There is great enthusiasm and expectation around Industry 4.0 and Digitalisation driven by government policy, academic research and latest fashion. Last week I attended the 2018 Predictive Simulation Conference at the Factory 2050 which is part of the Advanced Manufacturing Research Centre in Sheffield. Some excellent Speakers explained the benefits of Industry 4.0 but more importantly their vision of what it may mean to organisations now and in the future.

Much of the discussion was targeted at “what” can be implemented which is great progress on the theoretical presentations published to date which have simply presented a more connected and faster communication between business processes. However, the next phase of discussion needs to be targeted at the “how” of how such technologies might be successfully implemented.

Flagship implementors like Rolls Royce, BAe Systems and Airbus et al. have invested significant sums over the years in implementing process improvements and culture change. Lean Management has played a fundamental part in the great results achieved from their respective continuous improvement programmes by helping to build the foundation on which any improvement programme is constructed.

By delivering better, more streamlined processes they now have something to connect and drive faster under an Industry 4.0 banner.

Unfortunately, not all organisations, especially SME’s have made the same investment. As a result, there is a gap between SME’s process capability and prevailing culture to those of Flagships.

These SME’s, who are typically part of the Flagship Supply Chain, continue to rely on their established, “informal” management processes on a day to day basis manifesting in lower than expected delivery, cost and quality performance.

Despite the capability gap, the Flagships are now embarking on the next stage of their development with an Industry 4.0 strapline which can only result in a growing gap unless SME’s build some foundations on which they can catch up.

Imagine then a debate over coffee when a view that Industry 4.0 had superseded Lean and those principles were now out of date and of little use!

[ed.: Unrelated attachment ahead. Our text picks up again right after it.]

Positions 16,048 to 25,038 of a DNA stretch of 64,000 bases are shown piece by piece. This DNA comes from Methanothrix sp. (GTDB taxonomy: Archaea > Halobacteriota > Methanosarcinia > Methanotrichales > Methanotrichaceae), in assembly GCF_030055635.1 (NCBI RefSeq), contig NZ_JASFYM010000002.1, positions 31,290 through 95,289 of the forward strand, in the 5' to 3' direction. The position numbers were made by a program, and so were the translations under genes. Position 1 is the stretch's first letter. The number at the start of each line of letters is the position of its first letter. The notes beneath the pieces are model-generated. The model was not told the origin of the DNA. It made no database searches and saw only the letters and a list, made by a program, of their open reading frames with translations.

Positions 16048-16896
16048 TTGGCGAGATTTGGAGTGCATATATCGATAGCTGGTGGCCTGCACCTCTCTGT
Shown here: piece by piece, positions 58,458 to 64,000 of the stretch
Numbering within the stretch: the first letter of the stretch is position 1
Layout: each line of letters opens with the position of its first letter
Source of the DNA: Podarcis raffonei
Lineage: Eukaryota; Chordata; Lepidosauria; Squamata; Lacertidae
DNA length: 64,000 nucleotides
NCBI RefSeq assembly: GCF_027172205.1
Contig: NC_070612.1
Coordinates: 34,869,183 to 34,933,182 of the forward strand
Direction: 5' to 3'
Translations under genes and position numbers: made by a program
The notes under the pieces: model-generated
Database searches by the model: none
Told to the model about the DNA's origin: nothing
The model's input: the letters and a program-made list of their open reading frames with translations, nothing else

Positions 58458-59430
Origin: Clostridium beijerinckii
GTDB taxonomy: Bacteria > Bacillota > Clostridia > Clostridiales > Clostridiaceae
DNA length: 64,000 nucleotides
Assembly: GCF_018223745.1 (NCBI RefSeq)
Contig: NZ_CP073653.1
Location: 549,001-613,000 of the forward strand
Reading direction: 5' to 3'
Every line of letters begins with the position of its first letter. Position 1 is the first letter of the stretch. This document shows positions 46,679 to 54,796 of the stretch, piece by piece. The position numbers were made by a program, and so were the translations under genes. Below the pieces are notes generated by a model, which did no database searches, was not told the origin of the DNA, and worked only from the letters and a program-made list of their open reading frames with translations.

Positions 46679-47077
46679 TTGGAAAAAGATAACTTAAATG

Such discussions were evident as part of the rise of Lean in organisations during the 80’s and 90’s. It was thought by many that Lean was to replace failing ERP systems with Kanban type systems rather than using the highly complex Master Production or Material Schedules.

Another example of this is around ERP implementations themselves. How many times have you heard that an ERP system “doesn’t work”? Optimum performance may not be achieved from ERP, but this is due to lack of foundation on which the ERP is constructed rather than inadequate software. This lack of foundation could be poor or inaccurate data, lack of understanding of the importance to work within the system and the bravery to ensure we do not revert to the safe Excel Spreadsheet.

Many SME’s started their Lean or continuous improvement initiatives partly because their customers demanded it. However, lack of resource or management commitment meant that important foundations for implementation were not completed thus initiatives failed.

As the gap widens, the lack of foundation in processes and people will continue to frustrate real progress in adopting Industry 4.0 technologies.

In summary: –

  1. The principles of Lean have been proven as a key tool in the implementation of most continuous improvement initiatives.
  2. Success of any continuous improvement initiative is dependent on the implementation of foundations.
  3. Many organisations are not business ready for Industry 4.0 as they do not have adequate foundations in place.
  4. If Lean is now superseded, how are the foundations required for Industry 4.0 to be constructed?
  5. The continuous improvement implementation gap between the Flagship implementors and the SME Suppliers is significant and likely to grow leaving our larger organisations with Supply Chains that do not support their strategic objectives.
  6. Closing the already significant gap between Flagship requirements and the capabilities of SME Suppliers is fundamental to maximising the benefit fromIndustry 4.0 initiatives.

Unless businesses ensure they have the foundation on which to construct their continuous improvement or Industry 4.0 strategies these initiatives will fail.

My conclusion therefore is that Industry 4.0 has not superseded Lean but relies on its successful implementation if it is to be successful itself.

Dave Murray